Again, the most important thing is to have the right people in the room while estimating. All of them. Also, print each backlog item and arrange it on the wall or table. A physical representation of the backlog works far more effective than a projected or printed Excel sheet. It really helps to identify relations and similarities between items.
Whether you do a project the Agile way or not, I strongly recommend to apply at least two different estimation methods. So, next to a T-shirt size based estimation, I would use a second estimation method, like an expert- or analogy estimation. This way estimating will take a day, or less.
The speed of time
The hardest step is to forecast the duration to complete the work. This depends on how much work can be done in week, your velocity. If you don’t have historical data yet, by far the best way is to learn the teams velocity. Let them realize a few stories from the backlog and learn how much they can complete. If this is not possible, let the team take example stories from different sizes and analyze them in detail. You can use the estimations of these stories to calculate the size of your complete backlog. Anyway use the Agile transparency to constantly monitor your assumed velocity. Also, as in old-school planning, calculate different scenario’s, assuming a range of velocities.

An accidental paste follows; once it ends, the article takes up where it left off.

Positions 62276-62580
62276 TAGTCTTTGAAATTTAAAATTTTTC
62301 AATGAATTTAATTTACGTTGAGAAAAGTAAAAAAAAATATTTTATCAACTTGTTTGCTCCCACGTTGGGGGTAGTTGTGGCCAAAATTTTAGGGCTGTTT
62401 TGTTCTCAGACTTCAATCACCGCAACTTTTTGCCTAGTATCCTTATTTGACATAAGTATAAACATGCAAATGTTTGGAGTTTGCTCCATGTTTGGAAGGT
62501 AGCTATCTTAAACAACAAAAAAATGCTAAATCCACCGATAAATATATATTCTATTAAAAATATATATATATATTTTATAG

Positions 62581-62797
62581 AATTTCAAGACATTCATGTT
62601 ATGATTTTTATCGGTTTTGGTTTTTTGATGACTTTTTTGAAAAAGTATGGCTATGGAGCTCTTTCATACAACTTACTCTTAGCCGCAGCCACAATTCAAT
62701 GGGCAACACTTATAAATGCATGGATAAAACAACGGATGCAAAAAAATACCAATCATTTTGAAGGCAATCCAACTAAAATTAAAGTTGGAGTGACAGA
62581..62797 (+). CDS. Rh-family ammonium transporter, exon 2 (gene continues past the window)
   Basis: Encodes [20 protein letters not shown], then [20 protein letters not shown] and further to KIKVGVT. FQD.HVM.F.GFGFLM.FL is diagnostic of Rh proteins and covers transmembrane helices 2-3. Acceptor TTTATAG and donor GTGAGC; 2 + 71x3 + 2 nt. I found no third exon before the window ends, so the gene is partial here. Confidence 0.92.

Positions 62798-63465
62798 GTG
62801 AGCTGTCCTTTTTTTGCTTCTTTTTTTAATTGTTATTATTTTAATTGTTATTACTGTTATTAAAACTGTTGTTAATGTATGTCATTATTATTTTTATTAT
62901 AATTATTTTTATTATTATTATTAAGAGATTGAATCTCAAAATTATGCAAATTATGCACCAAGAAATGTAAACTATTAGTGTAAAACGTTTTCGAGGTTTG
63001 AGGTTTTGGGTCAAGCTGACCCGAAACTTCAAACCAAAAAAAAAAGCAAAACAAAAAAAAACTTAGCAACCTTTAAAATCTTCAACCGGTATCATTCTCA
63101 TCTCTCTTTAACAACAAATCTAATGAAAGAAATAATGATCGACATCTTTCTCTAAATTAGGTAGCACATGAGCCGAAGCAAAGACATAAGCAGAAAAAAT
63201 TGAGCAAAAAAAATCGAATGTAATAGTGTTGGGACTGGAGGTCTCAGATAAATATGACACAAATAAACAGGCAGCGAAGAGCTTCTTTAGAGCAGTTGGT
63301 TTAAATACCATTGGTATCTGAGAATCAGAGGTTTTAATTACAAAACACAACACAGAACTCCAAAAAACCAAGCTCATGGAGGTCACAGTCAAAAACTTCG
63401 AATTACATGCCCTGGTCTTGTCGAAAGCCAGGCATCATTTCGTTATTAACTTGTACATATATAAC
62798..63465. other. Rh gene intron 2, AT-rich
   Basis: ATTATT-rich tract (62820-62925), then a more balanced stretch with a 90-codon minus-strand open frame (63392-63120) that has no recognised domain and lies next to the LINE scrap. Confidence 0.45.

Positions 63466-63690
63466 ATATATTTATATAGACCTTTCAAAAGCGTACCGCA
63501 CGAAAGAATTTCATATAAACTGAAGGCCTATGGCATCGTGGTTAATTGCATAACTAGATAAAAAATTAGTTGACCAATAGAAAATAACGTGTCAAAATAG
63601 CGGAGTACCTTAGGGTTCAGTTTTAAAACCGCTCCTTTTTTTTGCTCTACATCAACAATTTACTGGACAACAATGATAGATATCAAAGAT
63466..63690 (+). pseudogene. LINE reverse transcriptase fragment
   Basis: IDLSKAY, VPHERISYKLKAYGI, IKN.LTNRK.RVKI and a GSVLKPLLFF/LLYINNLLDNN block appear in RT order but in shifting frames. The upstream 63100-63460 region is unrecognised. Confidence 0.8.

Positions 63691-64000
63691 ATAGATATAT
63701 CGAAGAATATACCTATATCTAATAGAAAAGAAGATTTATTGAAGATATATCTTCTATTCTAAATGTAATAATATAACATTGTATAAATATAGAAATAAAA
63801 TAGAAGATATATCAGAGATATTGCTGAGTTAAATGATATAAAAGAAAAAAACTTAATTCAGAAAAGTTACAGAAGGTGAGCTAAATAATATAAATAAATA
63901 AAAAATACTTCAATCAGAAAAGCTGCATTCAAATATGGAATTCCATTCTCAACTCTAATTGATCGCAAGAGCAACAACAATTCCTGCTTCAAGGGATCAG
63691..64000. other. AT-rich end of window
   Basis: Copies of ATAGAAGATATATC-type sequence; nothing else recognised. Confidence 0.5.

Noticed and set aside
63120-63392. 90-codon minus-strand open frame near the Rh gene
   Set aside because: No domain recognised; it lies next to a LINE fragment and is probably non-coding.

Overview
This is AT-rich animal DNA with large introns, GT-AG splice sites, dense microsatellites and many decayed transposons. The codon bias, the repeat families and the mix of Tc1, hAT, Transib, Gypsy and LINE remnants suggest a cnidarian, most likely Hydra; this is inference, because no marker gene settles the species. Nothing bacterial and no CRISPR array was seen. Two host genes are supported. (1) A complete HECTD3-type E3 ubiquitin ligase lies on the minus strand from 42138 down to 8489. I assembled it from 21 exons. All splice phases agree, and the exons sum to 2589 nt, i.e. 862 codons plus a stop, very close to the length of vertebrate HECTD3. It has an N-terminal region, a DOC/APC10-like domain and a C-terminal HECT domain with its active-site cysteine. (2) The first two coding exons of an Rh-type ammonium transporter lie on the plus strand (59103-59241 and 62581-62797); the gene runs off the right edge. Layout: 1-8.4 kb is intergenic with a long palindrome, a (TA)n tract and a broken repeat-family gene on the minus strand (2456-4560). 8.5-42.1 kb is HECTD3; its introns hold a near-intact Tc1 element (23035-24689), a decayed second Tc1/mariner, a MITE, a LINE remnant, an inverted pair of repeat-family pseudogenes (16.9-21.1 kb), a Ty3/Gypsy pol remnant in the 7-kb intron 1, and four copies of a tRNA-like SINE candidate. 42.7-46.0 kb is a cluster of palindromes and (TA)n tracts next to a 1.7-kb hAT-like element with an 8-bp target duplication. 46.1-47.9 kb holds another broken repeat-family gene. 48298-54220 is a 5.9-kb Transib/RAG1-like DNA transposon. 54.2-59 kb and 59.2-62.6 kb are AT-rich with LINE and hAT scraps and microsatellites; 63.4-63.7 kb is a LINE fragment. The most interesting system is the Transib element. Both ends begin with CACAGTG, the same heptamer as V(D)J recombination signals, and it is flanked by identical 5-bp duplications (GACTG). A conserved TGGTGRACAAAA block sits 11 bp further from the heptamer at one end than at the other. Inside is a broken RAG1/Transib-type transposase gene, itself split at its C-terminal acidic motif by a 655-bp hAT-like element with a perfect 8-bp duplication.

Conclusion: an accurate planning in a few days time
This article learns how to make a lightweight, though accurate planning. Using a story mapping workshop, an estimation workshop and some smart extrapolations, at the cost of only a few days time. There is no need to walk away from fixed date projects or mid-term planning requests. Planning ain’t bad. Use them to choose your direction, but be prepared to adjust your course.